Transport operator SMRT is outsourcing more non-rail maintenance work to improve the speed and quality of such work.
Since last October's tunnel flooding incident near Bishan MRT station - which was traced to lapses in pump maintenance - the Temasek-owned company has outsourced the servicing of tunnel pumps.
It also intends to outsource the maintenance of MRT station air-conditioning and tunnel ventilation systems - adding to an already long list of work handled by external contractors.
In response to queries from The Straits Times, SMRT director of building and facilities Siu Yow Wee said the move does not mean the firm is washing its hands of risks associated with poor maintenance.
"We will not outsource our responsibility away," he said. "In tandem with the outsourcing move, SMRT maintenance staff will step up to supervisory or inspection roles."
He explained that outsourcing allows SMRT to fix defects across its network more speedily.
"Engaging an external contractor - some of whom are original equipment manufacturers - allows us to work on multiple sites concurrently as we can mobilise the contractor's manpower," he said.
"We also leverage the technology and specialised skill sets provided by the equipment manufacturers."
Illustrating the scale of non-rail maintenance work, Mr Siu said that for air-conditioning and ventilation alone, there are 146 chillers, 224 air-handling units and 355 pumps in the central air-conditioning systems across its network. In addition, there are 3,900 split air-conditioner units, 452 tunnel fans and 4,300 other ventilation fans.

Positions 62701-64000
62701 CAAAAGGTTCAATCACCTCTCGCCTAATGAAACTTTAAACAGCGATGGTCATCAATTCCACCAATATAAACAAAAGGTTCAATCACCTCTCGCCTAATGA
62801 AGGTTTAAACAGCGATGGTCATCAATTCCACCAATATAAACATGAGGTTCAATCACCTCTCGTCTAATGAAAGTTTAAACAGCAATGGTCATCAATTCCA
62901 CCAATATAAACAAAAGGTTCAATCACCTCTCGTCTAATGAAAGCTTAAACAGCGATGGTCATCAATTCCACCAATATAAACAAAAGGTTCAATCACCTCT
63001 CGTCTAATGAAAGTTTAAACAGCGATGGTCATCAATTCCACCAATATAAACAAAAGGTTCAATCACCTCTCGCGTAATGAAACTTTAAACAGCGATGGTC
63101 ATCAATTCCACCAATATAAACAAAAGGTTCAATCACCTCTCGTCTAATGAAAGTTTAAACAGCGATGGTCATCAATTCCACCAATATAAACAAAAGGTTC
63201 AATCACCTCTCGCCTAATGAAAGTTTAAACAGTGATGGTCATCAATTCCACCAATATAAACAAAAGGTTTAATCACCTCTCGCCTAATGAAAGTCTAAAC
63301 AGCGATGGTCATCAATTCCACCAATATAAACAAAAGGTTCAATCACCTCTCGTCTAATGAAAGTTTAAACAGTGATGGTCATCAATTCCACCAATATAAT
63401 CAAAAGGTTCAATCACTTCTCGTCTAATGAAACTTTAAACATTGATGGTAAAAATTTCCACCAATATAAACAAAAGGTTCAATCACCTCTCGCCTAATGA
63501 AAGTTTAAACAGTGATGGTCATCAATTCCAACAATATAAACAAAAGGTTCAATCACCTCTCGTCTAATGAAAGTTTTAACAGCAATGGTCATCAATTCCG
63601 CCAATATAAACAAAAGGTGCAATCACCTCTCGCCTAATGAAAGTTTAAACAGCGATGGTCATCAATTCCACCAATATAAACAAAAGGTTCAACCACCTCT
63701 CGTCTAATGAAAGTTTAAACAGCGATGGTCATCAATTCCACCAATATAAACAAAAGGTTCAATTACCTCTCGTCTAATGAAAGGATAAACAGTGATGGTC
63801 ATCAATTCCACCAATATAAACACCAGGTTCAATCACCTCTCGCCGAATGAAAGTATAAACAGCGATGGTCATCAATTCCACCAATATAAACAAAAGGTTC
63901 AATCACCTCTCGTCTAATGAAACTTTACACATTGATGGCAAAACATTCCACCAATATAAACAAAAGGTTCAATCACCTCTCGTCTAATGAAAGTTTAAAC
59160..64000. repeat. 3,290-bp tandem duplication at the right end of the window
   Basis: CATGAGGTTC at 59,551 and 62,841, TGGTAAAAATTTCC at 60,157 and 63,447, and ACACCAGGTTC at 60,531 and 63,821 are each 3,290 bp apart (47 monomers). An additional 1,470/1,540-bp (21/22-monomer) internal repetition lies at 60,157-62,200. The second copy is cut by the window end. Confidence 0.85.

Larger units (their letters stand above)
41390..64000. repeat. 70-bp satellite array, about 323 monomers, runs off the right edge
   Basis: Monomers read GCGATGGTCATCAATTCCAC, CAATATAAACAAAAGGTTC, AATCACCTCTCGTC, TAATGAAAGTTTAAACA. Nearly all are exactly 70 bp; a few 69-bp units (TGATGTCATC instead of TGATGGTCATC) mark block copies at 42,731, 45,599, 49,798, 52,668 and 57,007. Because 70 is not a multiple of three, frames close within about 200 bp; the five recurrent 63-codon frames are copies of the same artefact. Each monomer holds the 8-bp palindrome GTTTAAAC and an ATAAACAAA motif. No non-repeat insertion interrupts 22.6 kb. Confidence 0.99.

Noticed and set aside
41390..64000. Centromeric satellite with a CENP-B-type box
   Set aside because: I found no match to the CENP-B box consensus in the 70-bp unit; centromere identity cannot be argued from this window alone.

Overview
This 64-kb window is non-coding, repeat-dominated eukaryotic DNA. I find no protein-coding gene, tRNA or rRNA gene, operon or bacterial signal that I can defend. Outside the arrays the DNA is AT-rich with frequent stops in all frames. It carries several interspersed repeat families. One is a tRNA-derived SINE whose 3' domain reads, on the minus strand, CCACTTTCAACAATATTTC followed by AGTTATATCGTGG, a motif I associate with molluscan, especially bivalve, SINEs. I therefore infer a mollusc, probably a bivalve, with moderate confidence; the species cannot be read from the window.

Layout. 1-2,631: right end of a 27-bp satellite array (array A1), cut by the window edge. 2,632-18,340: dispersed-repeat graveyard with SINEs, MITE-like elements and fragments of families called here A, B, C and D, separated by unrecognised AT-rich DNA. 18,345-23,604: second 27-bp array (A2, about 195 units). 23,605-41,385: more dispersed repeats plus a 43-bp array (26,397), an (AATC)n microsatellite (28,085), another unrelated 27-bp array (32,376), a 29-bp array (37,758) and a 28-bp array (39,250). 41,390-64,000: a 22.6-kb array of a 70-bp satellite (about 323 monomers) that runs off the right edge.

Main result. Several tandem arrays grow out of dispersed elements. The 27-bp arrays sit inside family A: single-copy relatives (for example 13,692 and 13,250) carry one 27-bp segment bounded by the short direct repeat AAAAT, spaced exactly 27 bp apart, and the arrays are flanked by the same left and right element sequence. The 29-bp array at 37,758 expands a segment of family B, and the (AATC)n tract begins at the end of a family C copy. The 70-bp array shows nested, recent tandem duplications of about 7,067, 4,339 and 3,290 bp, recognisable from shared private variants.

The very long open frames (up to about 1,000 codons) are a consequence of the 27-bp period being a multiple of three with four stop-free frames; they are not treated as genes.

All these are maintained by 160 staff, who are part of a team of 600.
Functions that are outsourced now include cleaning services, as well as maintenance of fire protection, ceiling fans at station platform, lifts, plumbing and roofing.
External contractors also assist in the servicing of escalators, lights and platform screen doors.
Singapore University of Social Sciences transport researcher Park Byung Joon said there are three main reasons behind companies outsourcing: lower cost, better quality and freeing up staff to focus on core competencies.
He said the third reason seems to be SMRT's strongest motivation. "By outsourcing these activities, SMRT can focus more on core maintenance activities," he noted.
National University of Singapore transport researcher Lee Der-Horng said: "The expertise required in those areas is not difficult to find in the market. It may be more efficient and effective if contractors with good credentials can be engaged."
When the tunnel flooding was given airtime in Parliament last November, Mr Sitoh Yih Pin, MP for Potong Pasir, suggested that SMRT could outsource "non-core" competencies such as maintenance.
Mr Sitoh, who is chairman of the Government Parliamentary Committee for Transport, said yesterday: "I think this is definitely a move in the right direction. Good companies should focus on their core competencies and strengths."